Roe v. Wade nearly fell 30 years ago. Can it survive again?

We’ve been here before, with the fate of abortion rights throughout the United States in doubt and awaiting a decision by the Supreme Court.

Nearly 30 years ago, the court came within a vote of throwing out the 1973 Roe v. Wade decision that legalized abortion throughout the United States and returning the ability to restrict if not ban abortion to the states.

It might happen this time, after arguments Wednesday during which conservative justices suggested support for overruling Roe. The landmark decision could also emerge significantly diminished but not dead when the court decides what to do with Mississippi’s 15-week ban on abortions, probably in late June.

Under Chief Justice John Roberts the court has issued several rulings over the years that resolved important cases in surprising ways. Roberts’ handiwork produced the opinion that saved the Affordable Care Act in 2012 by a single vote.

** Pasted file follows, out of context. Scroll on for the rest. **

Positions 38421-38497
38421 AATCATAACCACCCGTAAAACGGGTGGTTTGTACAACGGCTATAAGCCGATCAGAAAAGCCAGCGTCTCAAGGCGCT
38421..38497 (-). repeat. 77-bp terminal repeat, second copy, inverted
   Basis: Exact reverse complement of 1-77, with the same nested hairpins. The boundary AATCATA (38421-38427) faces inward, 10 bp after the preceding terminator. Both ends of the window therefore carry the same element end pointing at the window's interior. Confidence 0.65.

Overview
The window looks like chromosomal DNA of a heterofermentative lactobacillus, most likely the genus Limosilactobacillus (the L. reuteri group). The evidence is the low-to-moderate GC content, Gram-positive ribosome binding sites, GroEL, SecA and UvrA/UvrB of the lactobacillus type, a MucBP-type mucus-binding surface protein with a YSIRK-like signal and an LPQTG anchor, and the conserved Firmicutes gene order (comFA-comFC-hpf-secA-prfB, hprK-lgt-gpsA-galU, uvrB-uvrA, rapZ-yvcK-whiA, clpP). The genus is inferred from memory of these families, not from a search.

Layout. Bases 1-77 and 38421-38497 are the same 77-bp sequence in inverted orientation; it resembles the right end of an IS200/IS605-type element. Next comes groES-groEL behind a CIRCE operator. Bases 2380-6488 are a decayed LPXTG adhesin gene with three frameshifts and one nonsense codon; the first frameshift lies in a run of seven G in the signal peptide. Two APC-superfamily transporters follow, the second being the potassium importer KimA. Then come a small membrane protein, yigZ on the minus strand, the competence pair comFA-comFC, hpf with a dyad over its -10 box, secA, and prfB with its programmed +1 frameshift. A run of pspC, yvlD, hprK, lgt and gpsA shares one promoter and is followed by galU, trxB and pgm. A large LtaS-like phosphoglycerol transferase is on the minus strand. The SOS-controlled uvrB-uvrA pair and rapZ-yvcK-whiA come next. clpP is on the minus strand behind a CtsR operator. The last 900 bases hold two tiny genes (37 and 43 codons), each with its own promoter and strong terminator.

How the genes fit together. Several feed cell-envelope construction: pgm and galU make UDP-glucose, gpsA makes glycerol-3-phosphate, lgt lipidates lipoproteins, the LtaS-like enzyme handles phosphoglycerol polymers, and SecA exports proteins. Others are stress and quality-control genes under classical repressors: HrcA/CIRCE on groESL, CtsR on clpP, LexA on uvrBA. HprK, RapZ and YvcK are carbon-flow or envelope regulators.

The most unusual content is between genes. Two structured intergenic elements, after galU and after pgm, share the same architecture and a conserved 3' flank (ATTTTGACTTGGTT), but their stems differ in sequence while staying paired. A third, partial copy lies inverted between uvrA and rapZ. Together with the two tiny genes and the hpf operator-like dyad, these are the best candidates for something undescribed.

The court has changed even during Roberts’ tenure, as a result of three appointees of former President Donald Trump who were vetted by an active and exacting conservative legal movement.

Justices Neil Gorsuch, Brett Kavanaugh and Amy Coney Barrett had long conservative records as judges — or in Barrett’s case, as an academic before becoming a judge. Both Gorsuch and Kavanaugh worked in the administration of George W. Bush.

And it’s not just abortion. The justices seem likely to expand gun rights and religious freedom before the term ends, and the future of affirmative action in college admissions also is teed up for the court’s consideration sometime in the next year.

The Roe and Casey courts had justices that are “night and day away from the judicial philosophies and approaches of the current court,” said Notre Dame law professor Sherif Girgis.

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